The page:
LordKnight Explains: Five Things to Think About If You Want to Do Well at Tournaments

By on November 20, 2015 at 12:43 pm

Hi everyone!

If you’ve followed me on Twitter, you know that I’ve been posting long reads on Tuesdays about fighting games. They’ve ranged from how-to guides to strategy and philosophy. This column is a continuation of that.

I want to share my experiences with both new and intermediate players who might be stuck. If you read one of these and think, “Well, that was obvious,” then good! If you take something away from these articles, then that’s good too.

For those of you who have been following these, I’ve added a section called action items at the end of the article. These are a bit like homework – it’s something you can try immediately. Let me know what you think in the comments!

If you have any questions or suggestions for topics, feel free to ask me on Twitter at @LordKnightBB. Previous articles in this series can be found here.

I want to take a short break from the tutorials to discuss some tournament time topics.

I want to stress that you can play fighting games for whatever reason you want to – to show off, for fun, for a challenge, whatever. However, competition is a big part of it, so this time, I want to speak specifically to people who are a little deeper in it. If your goal is to perform well at events, this article is for you.

1. Aim for consistency

More than anything, you should aim for consistency. This would make sense in any pursuit, but I find that it’s mostly ignored in our community. Consistency isn’t just your goal, but it’s also something you can lean on. It sucks when you’re losing consistently, but you have to identify that when you’re losing like that, the other person is doing something right.

2. Play to learn (properly)

Of course, it’s common knowledge that playing to win one hundred percent of the time is detrimental. Playing to learn and improve is an important part of your growing experience, but recognize that this takes some focus. I’ve ran into people who have just tried to do something “to see if it works” – which is fine, but there are better ways to explore situations and how to deal with different characters.

I’ve mentioned before, but fundamentally, fighting games are about solving problems. A more effecient way of playing to learn is by identifying what you’re struggling with. Keep track of the situations that are giving you a hard time and review them later. Even better, if possible, record your matches! Everyone can benefit from watching their matches, as the majority of people can’t remember every detail of every match.

3. Treat casuals and tournament matches the same

It’s somewhat common for people to hide tactics for tournaments. This should be expected – this is a competitive environment, and having information that your opponent doesn’t is a huge advantage. That being said, you need to understand that there are different sets of information connected to a match.

In general, there’s no real point in sandbagging or pretending you don’t know how to play a matchup, and I feel that it’s detrimental to practice. I prefer to always use my general strategy against everyone, so I can work out any kinks and refine my play.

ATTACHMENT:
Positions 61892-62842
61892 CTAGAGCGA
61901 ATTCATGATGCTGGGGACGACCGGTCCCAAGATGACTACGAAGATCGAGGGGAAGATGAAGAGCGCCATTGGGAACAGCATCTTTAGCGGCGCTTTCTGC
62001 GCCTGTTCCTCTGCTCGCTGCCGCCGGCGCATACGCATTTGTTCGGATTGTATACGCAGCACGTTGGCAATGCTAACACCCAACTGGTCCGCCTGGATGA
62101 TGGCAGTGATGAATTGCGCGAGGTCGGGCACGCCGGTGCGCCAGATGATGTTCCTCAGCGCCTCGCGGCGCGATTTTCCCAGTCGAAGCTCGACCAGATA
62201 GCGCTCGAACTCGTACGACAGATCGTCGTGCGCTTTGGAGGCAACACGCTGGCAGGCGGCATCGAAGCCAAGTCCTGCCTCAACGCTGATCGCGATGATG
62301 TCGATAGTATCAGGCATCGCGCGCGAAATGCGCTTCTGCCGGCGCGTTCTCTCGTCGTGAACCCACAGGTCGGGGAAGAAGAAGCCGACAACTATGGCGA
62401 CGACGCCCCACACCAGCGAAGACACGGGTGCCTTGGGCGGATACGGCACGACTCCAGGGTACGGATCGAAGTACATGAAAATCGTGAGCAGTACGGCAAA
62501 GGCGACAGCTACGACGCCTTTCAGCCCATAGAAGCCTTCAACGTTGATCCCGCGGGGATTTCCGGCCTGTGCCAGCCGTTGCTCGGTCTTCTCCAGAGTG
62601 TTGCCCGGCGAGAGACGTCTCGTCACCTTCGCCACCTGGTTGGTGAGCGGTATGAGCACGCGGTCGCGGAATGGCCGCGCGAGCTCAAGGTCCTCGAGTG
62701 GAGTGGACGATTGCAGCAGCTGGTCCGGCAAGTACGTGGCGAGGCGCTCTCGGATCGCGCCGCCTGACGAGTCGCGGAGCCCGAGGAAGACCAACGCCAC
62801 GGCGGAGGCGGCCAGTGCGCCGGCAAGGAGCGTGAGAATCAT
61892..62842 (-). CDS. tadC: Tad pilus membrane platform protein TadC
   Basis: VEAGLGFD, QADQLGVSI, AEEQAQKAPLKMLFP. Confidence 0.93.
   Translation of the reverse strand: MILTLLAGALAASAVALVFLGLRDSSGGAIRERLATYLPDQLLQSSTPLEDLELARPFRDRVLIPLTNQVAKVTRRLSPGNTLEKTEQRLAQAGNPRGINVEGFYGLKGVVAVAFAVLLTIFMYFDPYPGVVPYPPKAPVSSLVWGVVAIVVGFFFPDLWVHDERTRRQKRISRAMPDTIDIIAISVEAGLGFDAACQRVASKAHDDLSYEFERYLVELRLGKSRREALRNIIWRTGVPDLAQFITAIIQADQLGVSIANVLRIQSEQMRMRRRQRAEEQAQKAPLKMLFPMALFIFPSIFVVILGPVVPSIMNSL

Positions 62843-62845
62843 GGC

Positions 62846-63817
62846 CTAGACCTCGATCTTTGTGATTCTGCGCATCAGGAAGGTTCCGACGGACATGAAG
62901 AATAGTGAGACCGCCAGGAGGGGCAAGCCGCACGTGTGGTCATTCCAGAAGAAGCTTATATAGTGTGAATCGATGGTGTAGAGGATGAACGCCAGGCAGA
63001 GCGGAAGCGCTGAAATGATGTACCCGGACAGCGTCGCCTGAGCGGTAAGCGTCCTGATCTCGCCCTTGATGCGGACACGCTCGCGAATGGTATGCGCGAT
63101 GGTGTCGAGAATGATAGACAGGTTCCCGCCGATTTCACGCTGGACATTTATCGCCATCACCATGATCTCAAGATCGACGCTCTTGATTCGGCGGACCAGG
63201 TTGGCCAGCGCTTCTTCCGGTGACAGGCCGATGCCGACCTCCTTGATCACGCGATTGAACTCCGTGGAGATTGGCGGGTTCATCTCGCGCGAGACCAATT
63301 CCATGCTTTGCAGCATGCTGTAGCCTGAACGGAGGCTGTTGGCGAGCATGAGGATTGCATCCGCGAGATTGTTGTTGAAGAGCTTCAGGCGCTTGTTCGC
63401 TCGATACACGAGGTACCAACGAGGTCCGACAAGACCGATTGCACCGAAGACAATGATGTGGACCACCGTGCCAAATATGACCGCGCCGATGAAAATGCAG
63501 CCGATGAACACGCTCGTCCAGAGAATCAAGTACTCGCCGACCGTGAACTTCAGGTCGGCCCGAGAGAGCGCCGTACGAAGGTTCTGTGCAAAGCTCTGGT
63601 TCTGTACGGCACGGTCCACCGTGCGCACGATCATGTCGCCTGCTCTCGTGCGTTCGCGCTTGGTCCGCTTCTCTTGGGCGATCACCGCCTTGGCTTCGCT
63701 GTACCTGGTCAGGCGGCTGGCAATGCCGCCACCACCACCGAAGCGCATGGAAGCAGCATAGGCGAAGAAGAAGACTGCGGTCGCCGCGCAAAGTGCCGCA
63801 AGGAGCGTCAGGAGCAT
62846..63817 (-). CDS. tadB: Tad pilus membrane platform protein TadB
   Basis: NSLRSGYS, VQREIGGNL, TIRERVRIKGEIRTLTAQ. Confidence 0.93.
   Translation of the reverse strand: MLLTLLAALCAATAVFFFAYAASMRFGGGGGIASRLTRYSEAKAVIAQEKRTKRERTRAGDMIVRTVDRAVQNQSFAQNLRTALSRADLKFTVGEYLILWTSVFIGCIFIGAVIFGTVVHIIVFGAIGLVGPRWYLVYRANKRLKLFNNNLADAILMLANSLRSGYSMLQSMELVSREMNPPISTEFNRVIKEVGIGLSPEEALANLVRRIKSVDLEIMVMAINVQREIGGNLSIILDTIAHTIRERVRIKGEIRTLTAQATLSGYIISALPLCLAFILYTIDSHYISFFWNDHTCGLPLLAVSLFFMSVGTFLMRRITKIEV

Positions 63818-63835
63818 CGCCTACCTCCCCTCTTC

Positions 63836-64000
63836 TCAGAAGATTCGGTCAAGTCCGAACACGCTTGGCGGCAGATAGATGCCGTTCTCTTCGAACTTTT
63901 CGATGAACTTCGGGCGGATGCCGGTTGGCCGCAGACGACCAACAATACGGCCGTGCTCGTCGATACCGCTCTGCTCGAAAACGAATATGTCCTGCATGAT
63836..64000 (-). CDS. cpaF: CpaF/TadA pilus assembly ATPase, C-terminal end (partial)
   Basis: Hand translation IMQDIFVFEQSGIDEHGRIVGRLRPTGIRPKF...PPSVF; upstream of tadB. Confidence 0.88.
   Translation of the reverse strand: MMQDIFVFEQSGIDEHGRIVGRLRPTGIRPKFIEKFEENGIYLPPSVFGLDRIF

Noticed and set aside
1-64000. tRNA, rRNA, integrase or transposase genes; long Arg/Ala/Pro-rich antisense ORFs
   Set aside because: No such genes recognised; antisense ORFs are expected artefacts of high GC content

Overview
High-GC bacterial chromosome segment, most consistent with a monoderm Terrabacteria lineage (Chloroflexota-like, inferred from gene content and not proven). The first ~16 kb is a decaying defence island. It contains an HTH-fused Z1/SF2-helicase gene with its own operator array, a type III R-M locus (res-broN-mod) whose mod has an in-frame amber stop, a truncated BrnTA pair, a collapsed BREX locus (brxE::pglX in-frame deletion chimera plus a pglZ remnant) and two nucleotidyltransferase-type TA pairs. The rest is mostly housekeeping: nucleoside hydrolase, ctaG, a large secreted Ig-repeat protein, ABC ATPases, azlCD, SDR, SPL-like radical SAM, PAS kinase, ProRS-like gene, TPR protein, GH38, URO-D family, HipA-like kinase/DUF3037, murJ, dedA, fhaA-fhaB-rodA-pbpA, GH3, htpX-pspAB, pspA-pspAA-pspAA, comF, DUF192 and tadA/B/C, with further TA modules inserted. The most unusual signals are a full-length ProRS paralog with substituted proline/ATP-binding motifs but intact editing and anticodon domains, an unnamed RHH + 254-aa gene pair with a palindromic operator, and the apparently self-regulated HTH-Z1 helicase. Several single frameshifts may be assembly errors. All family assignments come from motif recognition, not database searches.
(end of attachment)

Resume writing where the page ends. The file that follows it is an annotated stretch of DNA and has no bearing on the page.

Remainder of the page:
Of course, there are definitely things you can keep secret to use as a trump card in a tournament. My general thought is that you shouldn’t hide your general strategy, but I usually have a couple of tricky mixups up my sleeve for a big event.


4. Play sets during casuals

Occasionally, play a set during a session. Set a hard line for how long you’re going to play: for example, set up a quick 2 out of 3, 3 out of 5, first to 5, or whatever you’re in the mood for. When you’re done with that, stop and chat with whoever you went up against.

Playing sets accents a few points:

  • If you’re running a 2/3 or 3/5 set, this replicates potential tournament situations. It goes without saying that tournament sets are different from casual matches, and paying attention to the win count can make you play more seriously.
  • If you do this against enough people, you can build extra experience if you can’t frequent events often.
  • Some people play “serious matches” (sets, money matches, tournaments, etc.) differently than casuals. Asking to play a set might make them suddenly shift their play.
  • Sets can be used as a benchmark of progress. Going back to an earlier point, you would want to record these if possible as well.

5. Be open to playing any opponent

If your goal is to perform consistently, then you should be able to take on many types of opponents. While this sounds obvious, I’ve run into players who only want to play strong players. There is certainly nothing wrong with that, but you should be open to playing any opponent.

  • First off, a player that’s weaker than you will (hopefully) appreciate you playing them.
  • Secondly, you can try out new tactics or build in-match muscle memory comfortably. Personally, I find it hard to try brand new things against strong players – I usually try to implement new tactics against weaker players, then once I get used to doing it in matches, I’ll try it against a stronger player.
  • Third, the more experience you have, the better. Being open to playing everyone gives you room to run into more situations and refine your play further. (Note: if you’re playing online and it’s too laggy, it’s fine if you skip out). This information can help you classify new opponents easier and adapt faster – which I’ve covered previously.

Action Steps

Do you do any of the above? Give it a try at your next session. If you have to do it online, that’s fine.

(Images courtesy of FGC: Rise of the Fighting Game Community)